This song is an ode to the hustler in everyone of us. Wether
it’s the single mother working multiple jobs, or the father laying roofs in 110
degrees weather. My hustla world went from slanging on the corner, to music,
to, now, aspiring to become a writer of books.
The first verse is a celebration of us (Dope House Records)
“I’m talkin dead-ass presidents, drivin S-class
elegance/Buying gidgets and gadgets that fuckin send fast messages. . .”
“My hope is to write a book and show’em the fight it
took/Remember when I lost the two O-Z’z tryna cook?”
This last line talks about losing two ounces of crack down
the kitchen sink. It was in a mayonnaise jar, and I had just pulled it out of
the microwave, so it was still in it’s jelly form. You have to splace cold
water on the jelly so it settles at the bottom. It was me, T.O., Ron Clark and
few other guys there at my trailer. I was at the sink splashing water on the
dope, and the bottom of the jar broker. Two ounces, that costed me twelve
hundred dollars, fell smoothly down the drain. “Nooooooooo!” I screamed. I had
just started in the game and that was all the money I had to my name.
My homeboys dared not laugh, even though I could tell they
wanted to. We were all just dumb teenagers trying to make it out of the ghetto
anyway we could. “Nobody turn on the water!” I yelled.
I ran to my mom’s room (she was at work, of course) and
grabbed a little toolbox she kept in her closet. I took apart the pipes under
the sink and reached my hand in there, hoping to pull out atleast a few hundred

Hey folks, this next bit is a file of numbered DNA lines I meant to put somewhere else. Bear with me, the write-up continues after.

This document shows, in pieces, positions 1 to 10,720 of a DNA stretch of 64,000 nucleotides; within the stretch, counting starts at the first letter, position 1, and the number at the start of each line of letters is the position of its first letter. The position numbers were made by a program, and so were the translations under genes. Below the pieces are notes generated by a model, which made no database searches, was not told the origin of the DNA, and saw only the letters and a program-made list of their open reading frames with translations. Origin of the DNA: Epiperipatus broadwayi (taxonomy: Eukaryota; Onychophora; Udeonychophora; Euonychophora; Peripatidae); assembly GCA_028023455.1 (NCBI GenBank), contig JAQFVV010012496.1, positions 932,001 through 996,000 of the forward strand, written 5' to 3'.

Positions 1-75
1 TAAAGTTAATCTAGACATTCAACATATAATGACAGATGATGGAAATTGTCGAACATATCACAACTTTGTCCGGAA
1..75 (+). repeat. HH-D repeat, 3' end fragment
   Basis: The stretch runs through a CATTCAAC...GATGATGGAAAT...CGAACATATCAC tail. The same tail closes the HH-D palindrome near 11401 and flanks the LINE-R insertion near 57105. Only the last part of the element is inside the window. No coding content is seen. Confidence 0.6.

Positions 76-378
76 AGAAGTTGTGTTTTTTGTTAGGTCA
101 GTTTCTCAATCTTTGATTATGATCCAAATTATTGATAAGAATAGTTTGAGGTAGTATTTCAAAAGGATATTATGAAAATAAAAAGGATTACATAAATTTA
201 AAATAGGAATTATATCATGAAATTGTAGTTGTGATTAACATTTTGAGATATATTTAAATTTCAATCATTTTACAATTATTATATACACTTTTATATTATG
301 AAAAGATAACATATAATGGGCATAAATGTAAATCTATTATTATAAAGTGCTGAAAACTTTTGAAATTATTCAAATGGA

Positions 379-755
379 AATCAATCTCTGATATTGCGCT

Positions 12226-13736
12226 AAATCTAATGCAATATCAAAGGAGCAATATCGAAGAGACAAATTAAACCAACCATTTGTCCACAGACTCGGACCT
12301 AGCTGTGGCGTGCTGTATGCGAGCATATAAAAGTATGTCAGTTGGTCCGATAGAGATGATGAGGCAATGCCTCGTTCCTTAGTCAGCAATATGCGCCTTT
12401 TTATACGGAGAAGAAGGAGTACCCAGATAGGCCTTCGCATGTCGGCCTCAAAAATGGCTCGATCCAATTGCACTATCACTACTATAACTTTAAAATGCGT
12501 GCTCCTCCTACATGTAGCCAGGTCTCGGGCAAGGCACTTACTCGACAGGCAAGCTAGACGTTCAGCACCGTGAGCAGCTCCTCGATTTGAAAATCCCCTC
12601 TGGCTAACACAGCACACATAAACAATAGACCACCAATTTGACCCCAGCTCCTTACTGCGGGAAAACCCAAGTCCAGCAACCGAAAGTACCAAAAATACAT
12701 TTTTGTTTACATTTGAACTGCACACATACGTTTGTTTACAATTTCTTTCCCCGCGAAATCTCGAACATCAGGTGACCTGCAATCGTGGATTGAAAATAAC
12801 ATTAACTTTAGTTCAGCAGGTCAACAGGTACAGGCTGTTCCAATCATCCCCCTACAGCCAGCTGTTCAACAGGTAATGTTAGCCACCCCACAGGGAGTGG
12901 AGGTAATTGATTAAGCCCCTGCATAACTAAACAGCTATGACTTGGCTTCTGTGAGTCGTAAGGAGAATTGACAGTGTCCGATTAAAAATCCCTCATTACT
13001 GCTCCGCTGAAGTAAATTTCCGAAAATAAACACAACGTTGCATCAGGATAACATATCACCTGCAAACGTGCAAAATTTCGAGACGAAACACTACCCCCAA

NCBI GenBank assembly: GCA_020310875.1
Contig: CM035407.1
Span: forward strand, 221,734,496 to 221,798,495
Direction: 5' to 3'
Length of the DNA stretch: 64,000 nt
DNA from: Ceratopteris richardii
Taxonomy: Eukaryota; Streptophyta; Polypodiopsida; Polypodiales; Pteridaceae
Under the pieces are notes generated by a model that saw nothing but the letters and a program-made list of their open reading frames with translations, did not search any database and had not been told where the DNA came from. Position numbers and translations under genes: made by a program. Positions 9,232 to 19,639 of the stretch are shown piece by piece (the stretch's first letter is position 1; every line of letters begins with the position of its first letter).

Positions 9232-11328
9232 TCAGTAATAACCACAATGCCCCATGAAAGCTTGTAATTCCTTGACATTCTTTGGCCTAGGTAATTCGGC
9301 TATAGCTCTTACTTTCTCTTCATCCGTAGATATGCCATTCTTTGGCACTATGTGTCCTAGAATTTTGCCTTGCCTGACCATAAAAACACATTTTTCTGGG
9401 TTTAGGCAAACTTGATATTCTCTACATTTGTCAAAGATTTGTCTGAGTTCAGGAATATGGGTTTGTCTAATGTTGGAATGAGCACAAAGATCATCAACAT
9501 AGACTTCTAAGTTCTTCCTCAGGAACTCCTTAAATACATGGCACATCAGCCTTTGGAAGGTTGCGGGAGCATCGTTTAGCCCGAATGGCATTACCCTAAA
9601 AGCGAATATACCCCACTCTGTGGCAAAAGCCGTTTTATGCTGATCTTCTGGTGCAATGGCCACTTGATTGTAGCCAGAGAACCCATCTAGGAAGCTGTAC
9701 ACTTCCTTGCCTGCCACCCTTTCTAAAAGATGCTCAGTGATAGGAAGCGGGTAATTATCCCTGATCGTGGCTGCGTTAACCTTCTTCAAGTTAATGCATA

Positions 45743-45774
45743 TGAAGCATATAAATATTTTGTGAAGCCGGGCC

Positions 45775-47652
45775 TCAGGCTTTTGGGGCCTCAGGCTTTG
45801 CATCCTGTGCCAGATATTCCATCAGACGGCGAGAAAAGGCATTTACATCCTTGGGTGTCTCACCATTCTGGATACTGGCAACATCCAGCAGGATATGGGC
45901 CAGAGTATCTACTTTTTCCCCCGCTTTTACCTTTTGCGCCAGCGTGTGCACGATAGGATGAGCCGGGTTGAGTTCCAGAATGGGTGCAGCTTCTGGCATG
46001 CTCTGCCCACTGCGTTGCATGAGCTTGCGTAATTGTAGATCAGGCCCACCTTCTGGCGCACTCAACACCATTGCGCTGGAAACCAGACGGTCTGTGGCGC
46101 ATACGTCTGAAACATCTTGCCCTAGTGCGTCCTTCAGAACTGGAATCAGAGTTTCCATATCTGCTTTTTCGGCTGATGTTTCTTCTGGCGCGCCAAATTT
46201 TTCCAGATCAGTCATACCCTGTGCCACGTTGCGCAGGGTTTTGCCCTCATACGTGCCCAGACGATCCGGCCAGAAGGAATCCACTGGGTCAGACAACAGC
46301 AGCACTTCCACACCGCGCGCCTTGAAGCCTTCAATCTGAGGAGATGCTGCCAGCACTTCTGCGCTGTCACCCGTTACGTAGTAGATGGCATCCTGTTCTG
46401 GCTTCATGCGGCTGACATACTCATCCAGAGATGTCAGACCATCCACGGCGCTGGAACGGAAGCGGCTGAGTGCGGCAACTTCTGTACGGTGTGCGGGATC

dollars of my product. All I grabbed was a bunch of slimey, green gunk, I could
tell T.O. laughed but he acted like he was coughing. “Noooooooo!” I screamed,
again. I got up and kicked a few pieces of furniture, threw a few things around
and wondered what I was going to do next.
Later that day, I called my best friend, Hulon, who
originally showed me how to cook dope in a microwave. “Man, I lost two ounces
today, “ I said.
“How did you do that?
“The fucking jar broked from the bottom, and my shit went
down the drain.”
“Damn, nigga, how many times you use that jar?”
“I been using the same one!”
“Naw, my nigga, you can’t use the same jar. The glass gets
“You son-of-a-bitch, now you tell me! I’ll kill you
“Calm ya little jalapeno-ass down, nigga. Come to the house,
I’ll front you a win.”
“You ain’t frontin me shit! I’m taking all you shit!”
“Hurry up before my momma get home.”
True to his word, he “fronted”(loaned) me a “win”(an amount
of dope that I could profit from) and I had to start all over.
The second verse starts:
“The eyes of broken hearts, the lives that broke apart/
turning the ignition close ya eyes and hope it start . . . “
When I wrote that line, I pictured a single mom having to
get to work. She has this crappy car, and no one to help her fix it. It’s a
cold morning and she’s not sure if it’ll even start. She closes her eyes,
whispers a prayer and turns the ignition.
The verse goes on to talk about prison, another hustla
“Wonder why the money makes a man take and deystroy,
Because the money is the push behind Satan’s employee
The devil’s hook hides deep inside big face bills
You either die or you findin out how this place feels. . . “
The last verse takes us to yet another hustla world, the
strip club. I’ll give you the ;ast line, then go into the chorus, which I’m
“Spendin hundred dollar bills, shit don’t let me begin,
Cause everytime I leave that place I feel empty again. . .
Just a gangsta mind up in a hustla world
Growin up a nigga couldn’t even trust my girl
Unzip my hoodie and I draw the strap
Either that or get zipped in a body bag
So many of’em die and the wounds don’t heal
Make me wonder what the real definition of real
Never thought that a Papermate would save my life
It’s nothing but the truth as I raise my right. . . “